The next morning, we left Sapporo and took a snack-free and guilt-ridden (for Sergey anyway) train ride to Otaru. The plan was to spend the day in Otaru and then catch the ferry back to Kyoto later that night. We decided against making a ferry reservation -- a decision that would come back to haunt us. Once again we'd find ourselves wandering the streets of Hokkaido in the middle of the night with nowhere to go and nowhere to stay.

Continue reading: Part IV

Tuesday, March 09, 2010

Homeless in Hokkaido: Part II

Part I

It was Saturday night, and we were sitting on an almost empty train, killing the two hours between when we left the ferry that brought us to Hokkaido and when the train would arrive in Sapporo.

Sergey and I were both deep into our books and didn't notice the two teenage boys sitting across from us. It wasn't until they got up out of their seats, stood in front of us and said "America?" that we looked up.

"America?" they repeated.

I told them I was from Canada.

"Oooh! Canada! Vancouver! Olympics!" they cried, clapping their hands.

Sergey told them he was from Bulgaria. This was met with silence and blank stares. (Poor Sergey. Every time a Japanese person asks him where he's from, his answer gets one of two reactions. They either give him a look that says, "Bulgaria? Where the fuck is Bulgaria?" or they cry out "Yogurt!" Which might seem strange but actually isn't when you consider that one of Japan's most popular brands of yogurt is, bizarrely, named Bulgaria.)

We asked them where they were from and learned they were 17-year-old high school students from just outside Sapporo. With the introductions out of the way, the boys started firing all kinds of personal questions at us.

"Are you a couple?"

"How old are you?"

"Are you getting married?"

We didn't know how to answer these questions. Mostly because we had never really defined the answers ourselves. So we just looked at each other and laughed. Their brazen questions were both awkward and adorable. Teenagers in Kyoto would never ask us questions like that. In fact, teenagers in Kyoto would never talk to us at all. Foreigners are a dime a dozen in Kyoto and our presence on a train there wouldn't be all that surprising or unusual. In Hokkaido, we felt more conspicuous. Every time we entered a restaurant or cafe, we would be greeted with panic-stricken stares by the non-English speaking staff. Of course, the panic would turn to relief as soon as they found out we could speak Japanese. But it was like that everywhere we went.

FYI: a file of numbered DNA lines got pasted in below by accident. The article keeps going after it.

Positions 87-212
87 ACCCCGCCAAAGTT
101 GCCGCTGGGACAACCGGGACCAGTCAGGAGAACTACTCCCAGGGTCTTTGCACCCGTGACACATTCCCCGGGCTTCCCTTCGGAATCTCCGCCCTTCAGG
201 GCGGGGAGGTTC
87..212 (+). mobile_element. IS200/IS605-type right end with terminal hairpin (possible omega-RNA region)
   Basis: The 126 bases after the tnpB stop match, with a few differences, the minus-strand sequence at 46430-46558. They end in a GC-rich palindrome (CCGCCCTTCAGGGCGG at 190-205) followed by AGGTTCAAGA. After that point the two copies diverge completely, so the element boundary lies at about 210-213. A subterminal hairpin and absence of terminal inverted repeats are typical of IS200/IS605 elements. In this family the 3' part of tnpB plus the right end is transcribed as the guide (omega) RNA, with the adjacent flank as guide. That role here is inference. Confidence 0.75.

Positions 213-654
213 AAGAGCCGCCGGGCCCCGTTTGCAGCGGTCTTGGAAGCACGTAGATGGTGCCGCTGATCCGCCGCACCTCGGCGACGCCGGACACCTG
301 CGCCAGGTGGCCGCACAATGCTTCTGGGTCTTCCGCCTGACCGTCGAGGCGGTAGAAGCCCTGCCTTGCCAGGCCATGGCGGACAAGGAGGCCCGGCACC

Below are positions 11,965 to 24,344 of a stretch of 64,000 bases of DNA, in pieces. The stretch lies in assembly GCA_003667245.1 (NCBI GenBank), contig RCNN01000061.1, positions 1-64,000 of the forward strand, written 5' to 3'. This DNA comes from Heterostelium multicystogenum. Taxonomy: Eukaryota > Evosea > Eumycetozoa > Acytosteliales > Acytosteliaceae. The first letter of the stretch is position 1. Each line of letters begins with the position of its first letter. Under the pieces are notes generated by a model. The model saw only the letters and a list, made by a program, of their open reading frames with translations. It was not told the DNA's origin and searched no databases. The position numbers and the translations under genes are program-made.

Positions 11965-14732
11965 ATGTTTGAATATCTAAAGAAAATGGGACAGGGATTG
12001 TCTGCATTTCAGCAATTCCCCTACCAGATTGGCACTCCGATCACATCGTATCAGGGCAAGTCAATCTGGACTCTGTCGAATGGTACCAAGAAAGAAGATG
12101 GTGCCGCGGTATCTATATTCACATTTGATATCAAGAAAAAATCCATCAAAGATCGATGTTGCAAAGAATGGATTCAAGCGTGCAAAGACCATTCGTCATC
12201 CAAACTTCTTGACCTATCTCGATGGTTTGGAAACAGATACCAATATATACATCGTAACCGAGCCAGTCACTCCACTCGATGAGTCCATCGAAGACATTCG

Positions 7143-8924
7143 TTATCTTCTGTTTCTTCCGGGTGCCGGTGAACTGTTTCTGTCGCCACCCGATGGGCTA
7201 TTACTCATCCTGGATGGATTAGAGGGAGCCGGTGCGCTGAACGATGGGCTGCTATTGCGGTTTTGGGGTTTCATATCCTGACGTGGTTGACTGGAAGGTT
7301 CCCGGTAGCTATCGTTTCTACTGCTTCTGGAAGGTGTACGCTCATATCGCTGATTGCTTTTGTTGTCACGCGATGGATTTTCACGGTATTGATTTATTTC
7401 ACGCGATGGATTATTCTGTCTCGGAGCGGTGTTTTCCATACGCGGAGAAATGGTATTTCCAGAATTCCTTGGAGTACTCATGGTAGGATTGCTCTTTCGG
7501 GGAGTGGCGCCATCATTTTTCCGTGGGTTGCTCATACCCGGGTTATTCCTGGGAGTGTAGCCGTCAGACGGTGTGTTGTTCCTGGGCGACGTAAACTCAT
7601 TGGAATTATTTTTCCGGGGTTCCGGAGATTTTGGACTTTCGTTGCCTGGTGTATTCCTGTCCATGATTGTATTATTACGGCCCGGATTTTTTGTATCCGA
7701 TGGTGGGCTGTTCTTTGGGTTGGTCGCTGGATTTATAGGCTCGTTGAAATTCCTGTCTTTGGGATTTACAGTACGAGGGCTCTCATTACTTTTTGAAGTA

The train pulled into Sapporo around 11 p.m. After 25 long hours of traveling we had finally reached our destination for the night. But that didn't mean we could relax. In less than an hour it would be midnight. And at midnight, February 27 would become February 28. And February 28 was our birthday -- the reason we had come to Hokkaido in the first place. There were two things we had to take care of before the clock struck 12:

1. Find a birthday cake and candles.

2. Find a 24-hour McDonald's to sleep in for the night.

We left the train station and walked south on the main street. It wasn't long before we found a convenience store where we bought some booze and a small cake. Sergey asked the guy working behind the counter if they sold candles. In response, the employee's face contorted into one big question mark.

Sergey tried to explain in Japanese. "The thing you put on the cake when you have a birthday," he said.

The employee still couldn't figure it out and called over a co-worker, who was equally confused. They discussed what it was they thought Sergey was looking for before giving up and asking him again.

"It's the thing you put on a birthday cake," Sergey said. "You put a light on it and you blow it."

"A lighter?" the employee asked.


The employees consulted each other again. After about five minutes of this, a light suddenly went on above their heads.

"Candles!" they said.


"Sorry. We don't sell candles."